It used to be that once you decided on a career, you stayed in that career until you retired.
Not so anymore: The notion of lifetime employment has been replaced with lifetime employability. This means that you can't rely on your employers to maintain your employment: You alone are responsible for your career progression and development.
Career management and planning in this environment is a challenge. So that you remain satisfied and fulfilled by the work you are doing, you need to adjust your career development activities accordingly.
Career development is no longer only about gaining the skills and knowledge you need to move up within one company. Career development today is about achieving flexibility and continuously evaluating and developing your skills in order to remain employable and fulfilled over the long term, regardless of who you are working for, and what industry you are working in.
To achieve this level of flexibility, you need to have a very strong sense of who you are and what you want from your work. Not everyone is motivated by the same thing, and our ambitions vary greatly. Some people thrive on being creative and innovative whereas others prefer stability and continuity. Challenge and constant simulation may be important to one person, while creating a work/life balance is paramount to another.
So, to effectively manage your career, you need to know more than what you enjoy doing: You need to understand WHY you like to do it. You need to figure out what the underlying characteristics of the work are that make the task enjoyable, interesting and stimulating to you.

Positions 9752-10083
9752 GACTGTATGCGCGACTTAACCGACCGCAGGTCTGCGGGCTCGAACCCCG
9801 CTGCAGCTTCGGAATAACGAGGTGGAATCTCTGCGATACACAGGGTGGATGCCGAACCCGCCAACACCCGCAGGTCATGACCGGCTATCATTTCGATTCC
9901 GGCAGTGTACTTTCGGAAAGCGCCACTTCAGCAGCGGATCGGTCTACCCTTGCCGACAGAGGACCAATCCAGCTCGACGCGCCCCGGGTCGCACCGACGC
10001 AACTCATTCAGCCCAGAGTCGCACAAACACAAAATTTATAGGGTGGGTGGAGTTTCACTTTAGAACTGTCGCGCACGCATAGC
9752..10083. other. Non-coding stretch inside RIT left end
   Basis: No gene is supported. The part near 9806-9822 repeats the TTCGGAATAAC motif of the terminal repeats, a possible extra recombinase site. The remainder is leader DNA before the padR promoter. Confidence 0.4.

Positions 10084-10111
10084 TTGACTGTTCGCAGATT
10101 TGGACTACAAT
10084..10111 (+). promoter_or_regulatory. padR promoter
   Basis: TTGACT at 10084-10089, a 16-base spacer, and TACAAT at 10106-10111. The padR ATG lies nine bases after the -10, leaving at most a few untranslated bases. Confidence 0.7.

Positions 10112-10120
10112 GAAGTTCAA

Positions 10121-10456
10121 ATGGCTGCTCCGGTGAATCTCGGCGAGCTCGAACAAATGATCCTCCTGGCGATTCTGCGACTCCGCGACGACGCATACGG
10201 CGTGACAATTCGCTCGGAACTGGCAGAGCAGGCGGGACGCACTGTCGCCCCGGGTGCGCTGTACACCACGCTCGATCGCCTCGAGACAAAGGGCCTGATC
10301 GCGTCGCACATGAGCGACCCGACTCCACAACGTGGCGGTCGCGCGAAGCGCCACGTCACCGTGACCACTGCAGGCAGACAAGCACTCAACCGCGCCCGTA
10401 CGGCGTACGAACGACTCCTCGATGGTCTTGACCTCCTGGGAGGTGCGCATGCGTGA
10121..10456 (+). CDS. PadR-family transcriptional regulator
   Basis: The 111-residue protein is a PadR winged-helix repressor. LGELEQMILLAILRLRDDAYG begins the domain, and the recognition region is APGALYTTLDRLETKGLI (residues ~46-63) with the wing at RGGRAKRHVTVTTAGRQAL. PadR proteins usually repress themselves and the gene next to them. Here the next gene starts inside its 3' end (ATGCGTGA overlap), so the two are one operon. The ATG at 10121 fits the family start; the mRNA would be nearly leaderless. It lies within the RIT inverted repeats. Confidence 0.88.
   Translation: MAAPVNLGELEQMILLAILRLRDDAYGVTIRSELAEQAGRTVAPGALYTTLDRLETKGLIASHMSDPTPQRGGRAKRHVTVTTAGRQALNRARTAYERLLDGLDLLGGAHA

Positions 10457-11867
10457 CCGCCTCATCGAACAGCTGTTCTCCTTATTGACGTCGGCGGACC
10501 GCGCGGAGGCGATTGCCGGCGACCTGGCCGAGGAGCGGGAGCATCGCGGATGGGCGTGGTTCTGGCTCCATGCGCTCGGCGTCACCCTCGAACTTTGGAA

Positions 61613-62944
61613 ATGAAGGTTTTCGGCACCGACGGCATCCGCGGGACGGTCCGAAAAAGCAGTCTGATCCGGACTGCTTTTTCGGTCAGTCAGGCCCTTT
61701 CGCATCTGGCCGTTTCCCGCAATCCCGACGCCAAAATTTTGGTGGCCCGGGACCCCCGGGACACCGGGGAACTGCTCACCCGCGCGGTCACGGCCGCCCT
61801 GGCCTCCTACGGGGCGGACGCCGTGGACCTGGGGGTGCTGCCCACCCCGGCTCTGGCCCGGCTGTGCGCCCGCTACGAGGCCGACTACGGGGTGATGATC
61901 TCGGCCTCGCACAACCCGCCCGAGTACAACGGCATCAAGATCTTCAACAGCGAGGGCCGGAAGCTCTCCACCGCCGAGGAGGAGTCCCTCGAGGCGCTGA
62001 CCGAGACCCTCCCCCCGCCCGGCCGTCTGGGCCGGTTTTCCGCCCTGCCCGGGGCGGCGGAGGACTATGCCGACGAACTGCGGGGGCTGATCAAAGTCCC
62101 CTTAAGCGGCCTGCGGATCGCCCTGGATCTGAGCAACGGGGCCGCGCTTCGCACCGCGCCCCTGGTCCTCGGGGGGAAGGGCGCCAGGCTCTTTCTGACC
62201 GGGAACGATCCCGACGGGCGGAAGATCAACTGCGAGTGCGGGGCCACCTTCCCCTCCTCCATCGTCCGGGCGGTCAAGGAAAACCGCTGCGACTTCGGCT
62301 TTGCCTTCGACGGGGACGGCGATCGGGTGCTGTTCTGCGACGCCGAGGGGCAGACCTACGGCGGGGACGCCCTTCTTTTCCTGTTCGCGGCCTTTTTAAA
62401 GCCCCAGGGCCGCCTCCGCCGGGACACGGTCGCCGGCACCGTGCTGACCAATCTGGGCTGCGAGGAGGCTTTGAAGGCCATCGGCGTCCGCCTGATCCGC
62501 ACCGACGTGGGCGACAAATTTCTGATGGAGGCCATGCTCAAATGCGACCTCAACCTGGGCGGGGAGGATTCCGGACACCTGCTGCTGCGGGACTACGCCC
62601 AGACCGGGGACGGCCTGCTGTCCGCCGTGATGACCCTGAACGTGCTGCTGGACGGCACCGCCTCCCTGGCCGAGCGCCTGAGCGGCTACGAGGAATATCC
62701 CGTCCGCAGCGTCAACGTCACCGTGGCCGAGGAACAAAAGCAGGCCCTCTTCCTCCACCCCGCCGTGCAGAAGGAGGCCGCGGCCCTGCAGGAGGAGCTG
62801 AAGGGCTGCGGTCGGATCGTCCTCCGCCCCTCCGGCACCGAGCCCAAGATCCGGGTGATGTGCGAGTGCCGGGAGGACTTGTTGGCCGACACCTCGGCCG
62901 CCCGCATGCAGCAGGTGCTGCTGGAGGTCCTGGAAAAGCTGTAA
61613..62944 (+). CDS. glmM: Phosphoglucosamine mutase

To help people answer this question, Edgar Schein, a specialist in organizational psychology and career dynamics, identified eight "career anchors."
Schein’s theory is that everyone has a “dominant career anchor” and that by identifying your particular career anchor, you can determine the careers and roles that will provide the most satisfaction. For example, if “service” is your career anchor, then you could choose from a wide range of career options that allow you to serve others. If your preference is to “manage”, you can manage people in a variety of industries and across many types of jobs.
Schein has identified eight career anchors, or themes, that define a person’s preference for one type of work environment over another. The idea is that once you have determined your dominant theme, you can then identify the types of positions that give you the greatest satisfaction, and plan your career accordingly.
The eight anchors/themes are:
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